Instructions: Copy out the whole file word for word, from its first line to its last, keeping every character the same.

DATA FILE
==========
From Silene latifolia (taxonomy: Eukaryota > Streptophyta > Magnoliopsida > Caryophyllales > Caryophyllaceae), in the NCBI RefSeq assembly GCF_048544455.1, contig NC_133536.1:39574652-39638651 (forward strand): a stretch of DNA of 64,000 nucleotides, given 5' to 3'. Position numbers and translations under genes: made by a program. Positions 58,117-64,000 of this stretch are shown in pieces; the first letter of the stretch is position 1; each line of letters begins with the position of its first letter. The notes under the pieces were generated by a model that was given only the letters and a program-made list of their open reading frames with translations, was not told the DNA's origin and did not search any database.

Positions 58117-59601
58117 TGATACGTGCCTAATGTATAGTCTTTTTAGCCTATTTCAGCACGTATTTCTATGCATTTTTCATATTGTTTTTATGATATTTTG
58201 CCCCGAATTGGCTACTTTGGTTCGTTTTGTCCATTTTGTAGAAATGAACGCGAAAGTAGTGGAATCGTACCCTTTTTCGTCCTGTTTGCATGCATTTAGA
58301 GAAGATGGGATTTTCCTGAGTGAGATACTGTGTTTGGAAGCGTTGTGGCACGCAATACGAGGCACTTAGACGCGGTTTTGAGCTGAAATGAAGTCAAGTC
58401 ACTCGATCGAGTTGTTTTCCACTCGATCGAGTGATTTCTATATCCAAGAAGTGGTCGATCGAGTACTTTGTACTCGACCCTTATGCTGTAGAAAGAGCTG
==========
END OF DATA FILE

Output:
From Silene latifolia (taxonomy: Eukaryota > Streptophyta > Magnoliopsida > Caryophyllales > Caryophyllaceae), in the NCBI RefSeq assembly GCF_048544455.1, contig NC_133536.1:39574652-39638651 (forward strand): a stretch of DNA of 64,000 nucleotides, given 5' to 3'. Position numbers and translations under genes: made by a program. Positions 58,117-64,000 of this stretch are shown in pieces; the first letter of the stretch is position 1; each line of letters begins with the position of its first letter. The notes under the pieces were generated by a model that was given only the letters and a program-made list of their open reading frames with translations, was not told the DNA's origin and did not search any database.

Positions 58117-59601
58117 TGATACGTGCCTAATGTATAGTCTTTTTAGCCTATTTCAGCACGTATTTCTATGCATTTTTCATATTGTTTTTATGATATTTTG
58201 CCCCGAATTGGCTACTTTGGTTCGTTTTGTCCATTTTGTAGAAATGAACGCGAAAGTAGTGGAATCGTACCCTTTTTCGTCCTGTTTGCATGCATTTAGA
58301 GAAGATGGGATTTTCCTGAGTGAGATACTGTGTTTGGAAGCGTTGTGGCACGCAATACGAGGCACTTAGACGCGGTTTTGAGCTGAAATGAAGTCAAGTC
58401 ACTCGATCGAGTTGTTTTCCACTCGATCGAGTGATTTCTATATCCAAGAAGTGGTCGATCGAGTACTTTGTACTCGACCCTTATGCTGTAGAAAGAGCTG